CNN Films Presents: 9/11 — The special, directed, filmed, and executive produced by Gédéon and Jules Naudet, brothers and filmmakers, and retired Manhattan firefighter James Hanlon, chronicles the attacks on the World Trade Center minute-by-minute. The brothers documented some of the rescue efforts that day, including the training of a rookie firefighter. According to CNN, “9/11 also explores where some of those rescuers are today and introduces viewers to some of the children and other loved ones of fallen firefighters, many of whom have become firefighters themselves.” (Sept. 5, 8 p.m. ET, CNN; Streaming on CNNgo)

CNN Special Report: America’s Longest War: What Went Wrong in Afghanistan — The 9/11 attacks led to the War in Afghanistan, and CNN anchor Jake Tapper hosts a new two-hour special looking back at the conflict that killed more than 2,400 U.S. service members. Tapper sits down with top U.S. commanders who spanned four presidential administrations, including Gens. Stanley McChrystal, David Petraeus, John Allen, David McKiernan, Dan McNeill, Karl Eikenberry and Lt. Gen. David Barno. “The generals, no longer in uniform, are ready to talk and speak candidly with Tapper about the withdrawal, what they believe really went wrong in Afghanistan, and whether it was all worth it,” a CNN release said. (Sept. 12, CNN; Streaming on CNNgo)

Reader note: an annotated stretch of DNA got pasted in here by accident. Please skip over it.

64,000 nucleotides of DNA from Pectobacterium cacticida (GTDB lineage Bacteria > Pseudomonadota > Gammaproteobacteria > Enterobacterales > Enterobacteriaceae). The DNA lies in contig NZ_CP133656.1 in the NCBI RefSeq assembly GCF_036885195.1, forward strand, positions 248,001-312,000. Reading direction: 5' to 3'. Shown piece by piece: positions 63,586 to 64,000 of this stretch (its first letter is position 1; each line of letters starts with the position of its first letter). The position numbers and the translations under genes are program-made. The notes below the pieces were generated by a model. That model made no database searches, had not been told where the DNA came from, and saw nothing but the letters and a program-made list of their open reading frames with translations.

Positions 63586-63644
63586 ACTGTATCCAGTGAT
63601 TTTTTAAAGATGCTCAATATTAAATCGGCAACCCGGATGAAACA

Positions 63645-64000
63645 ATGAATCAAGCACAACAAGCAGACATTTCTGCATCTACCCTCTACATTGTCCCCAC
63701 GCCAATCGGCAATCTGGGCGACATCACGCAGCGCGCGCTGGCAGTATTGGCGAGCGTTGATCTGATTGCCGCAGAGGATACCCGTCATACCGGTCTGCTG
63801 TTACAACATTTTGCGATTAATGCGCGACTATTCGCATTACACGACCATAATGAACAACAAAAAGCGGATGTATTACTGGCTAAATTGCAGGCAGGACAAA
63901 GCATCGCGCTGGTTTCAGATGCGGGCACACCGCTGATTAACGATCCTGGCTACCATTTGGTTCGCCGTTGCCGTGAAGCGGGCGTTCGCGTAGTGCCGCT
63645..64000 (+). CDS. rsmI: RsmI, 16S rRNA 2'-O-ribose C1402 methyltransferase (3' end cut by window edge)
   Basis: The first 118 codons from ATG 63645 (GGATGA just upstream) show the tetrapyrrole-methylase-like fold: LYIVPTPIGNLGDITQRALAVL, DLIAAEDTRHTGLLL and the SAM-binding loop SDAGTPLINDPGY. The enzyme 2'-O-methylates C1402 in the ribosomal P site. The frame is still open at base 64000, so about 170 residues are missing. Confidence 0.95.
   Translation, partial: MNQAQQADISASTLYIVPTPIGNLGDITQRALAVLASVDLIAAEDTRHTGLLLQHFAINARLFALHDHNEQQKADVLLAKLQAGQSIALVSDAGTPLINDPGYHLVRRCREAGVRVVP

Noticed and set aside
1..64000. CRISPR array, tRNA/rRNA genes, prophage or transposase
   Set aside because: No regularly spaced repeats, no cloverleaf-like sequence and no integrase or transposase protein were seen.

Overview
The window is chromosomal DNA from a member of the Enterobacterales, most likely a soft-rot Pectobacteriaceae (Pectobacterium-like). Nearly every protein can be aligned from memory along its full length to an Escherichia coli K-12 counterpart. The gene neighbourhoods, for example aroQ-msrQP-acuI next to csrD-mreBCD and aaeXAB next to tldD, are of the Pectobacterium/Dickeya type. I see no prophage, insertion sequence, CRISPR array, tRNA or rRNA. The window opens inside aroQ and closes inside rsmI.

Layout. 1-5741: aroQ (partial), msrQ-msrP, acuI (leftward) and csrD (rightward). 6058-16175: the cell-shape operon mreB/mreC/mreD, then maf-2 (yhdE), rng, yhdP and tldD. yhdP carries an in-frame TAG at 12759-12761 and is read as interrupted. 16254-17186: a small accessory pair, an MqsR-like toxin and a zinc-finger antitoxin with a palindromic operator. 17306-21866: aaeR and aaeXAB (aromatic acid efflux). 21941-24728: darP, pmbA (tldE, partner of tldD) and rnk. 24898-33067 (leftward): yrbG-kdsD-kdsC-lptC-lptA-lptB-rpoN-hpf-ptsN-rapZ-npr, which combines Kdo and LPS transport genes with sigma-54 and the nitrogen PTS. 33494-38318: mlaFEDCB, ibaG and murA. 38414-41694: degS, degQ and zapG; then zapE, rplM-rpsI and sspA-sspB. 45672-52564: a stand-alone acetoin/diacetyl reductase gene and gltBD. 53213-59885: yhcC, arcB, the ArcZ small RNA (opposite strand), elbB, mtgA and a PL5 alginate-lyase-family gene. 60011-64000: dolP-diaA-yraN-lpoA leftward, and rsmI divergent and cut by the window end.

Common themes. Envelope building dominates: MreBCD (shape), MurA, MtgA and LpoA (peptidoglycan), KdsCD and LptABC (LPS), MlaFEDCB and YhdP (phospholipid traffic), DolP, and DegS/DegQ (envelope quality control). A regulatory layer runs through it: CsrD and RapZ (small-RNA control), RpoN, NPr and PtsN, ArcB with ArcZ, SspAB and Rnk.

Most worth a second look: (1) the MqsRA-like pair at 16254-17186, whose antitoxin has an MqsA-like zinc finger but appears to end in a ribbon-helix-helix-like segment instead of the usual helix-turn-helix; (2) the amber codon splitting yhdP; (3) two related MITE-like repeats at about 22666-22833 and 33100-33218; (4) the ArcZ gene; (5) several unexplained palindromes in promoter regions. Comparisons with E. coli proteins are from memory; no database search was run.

CNN Special Report: Front Row to History: The 9/11 Classroom  —  CNN revisits the young adults who were second-grade students in the Florida classroom when President George W. Bush got word of the planes hitting the World Trade Center (as seen in the photo above). Victor Blackwell speaks with some of the students and their teacher. (CNN, Sept. 5; Streaming on CNNgo)

9/11: Inside the President’s War Room — A joint effort by Apple TV+ and the BBC, this new documentary details the story of 9/11 through the eyes of the U.S. presidency and recounts the 12 hours after the terrorist attacks. Narrated by Emmy-Award winner Jeff Daniels, the program features never-before-heard accounts from then leaders President George W. Bush, Vice President Dick Cheney, National Security Adviser Condoleezza Rice and Secretary of State Colin Powell. The streamer said the documentary offers a “rare and unique insight into the dilemmas of decision-making against the clock, as those involved provide intimate, revealing and heartfelt details for the first time.” (Sept. 1, Apple TV+)